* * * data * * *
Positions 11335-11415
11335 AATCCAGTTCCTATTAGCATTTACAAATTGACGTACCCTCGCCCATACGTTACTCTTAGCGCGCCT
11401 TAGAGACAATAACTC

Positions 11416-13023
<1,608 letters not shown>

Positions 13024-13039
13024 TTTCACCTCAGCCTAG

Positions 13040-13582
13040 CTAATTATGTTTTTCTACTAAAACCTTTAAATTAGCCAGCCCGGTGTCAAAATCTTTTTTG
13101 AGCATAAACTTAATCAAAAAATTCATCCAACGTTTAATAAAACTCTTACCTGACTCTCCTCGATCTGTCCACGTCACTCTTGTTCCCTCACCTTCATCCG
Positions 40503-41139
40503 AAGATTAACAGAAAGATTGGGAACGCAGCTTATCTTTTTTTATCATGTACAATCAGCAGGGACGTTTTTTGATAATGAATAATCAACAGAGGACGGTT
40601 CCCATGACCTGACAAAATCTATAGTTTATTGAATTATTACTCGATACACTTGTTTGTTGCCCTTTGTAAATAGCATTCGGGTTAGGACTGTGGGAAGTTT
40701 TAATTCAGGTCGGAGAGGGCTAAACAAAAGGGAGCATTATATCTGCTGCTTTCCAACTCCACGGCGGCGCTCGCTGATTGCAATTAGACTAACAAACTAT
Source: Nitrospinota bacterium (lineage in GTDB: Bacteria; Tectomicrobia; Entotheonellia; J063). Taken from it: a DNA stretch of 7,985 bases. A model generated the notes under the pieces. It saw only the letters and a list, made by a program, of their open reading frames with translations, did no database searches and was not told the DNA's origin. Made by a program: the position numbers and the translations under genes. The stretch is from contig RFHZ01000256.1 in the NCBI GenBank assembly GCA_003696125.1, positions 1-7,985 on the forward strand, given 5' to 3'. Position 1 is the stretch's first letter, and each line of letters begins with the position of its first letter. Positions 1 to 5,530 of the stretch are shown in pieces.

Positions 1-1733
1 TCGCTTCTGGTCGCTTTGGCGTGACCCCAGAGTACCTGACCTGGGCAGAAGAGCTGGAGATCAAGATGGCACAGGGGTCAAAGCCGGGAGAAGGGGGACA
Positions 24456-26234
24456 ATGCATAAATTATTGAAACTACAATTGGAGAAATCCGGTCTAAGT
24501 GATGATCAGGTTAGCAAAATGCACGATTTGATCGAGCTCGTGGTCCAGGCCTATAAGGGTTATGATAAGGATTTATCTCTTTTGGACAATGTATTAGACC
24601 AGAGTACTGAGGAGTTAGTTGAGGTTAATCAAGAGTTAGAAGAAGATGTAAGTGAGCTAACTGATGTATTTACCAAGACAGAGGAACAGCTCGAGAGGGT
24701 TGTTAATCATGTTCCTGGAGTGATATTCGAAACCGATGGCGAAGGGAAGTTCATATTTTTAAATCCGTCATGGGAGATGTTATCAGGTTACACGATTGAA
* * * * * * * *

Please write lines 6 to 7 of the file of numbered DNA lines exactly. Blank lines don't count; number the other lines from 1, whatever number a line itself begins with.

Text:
Positions 13024-13039
13024 TTTCACCTCAGCCTAG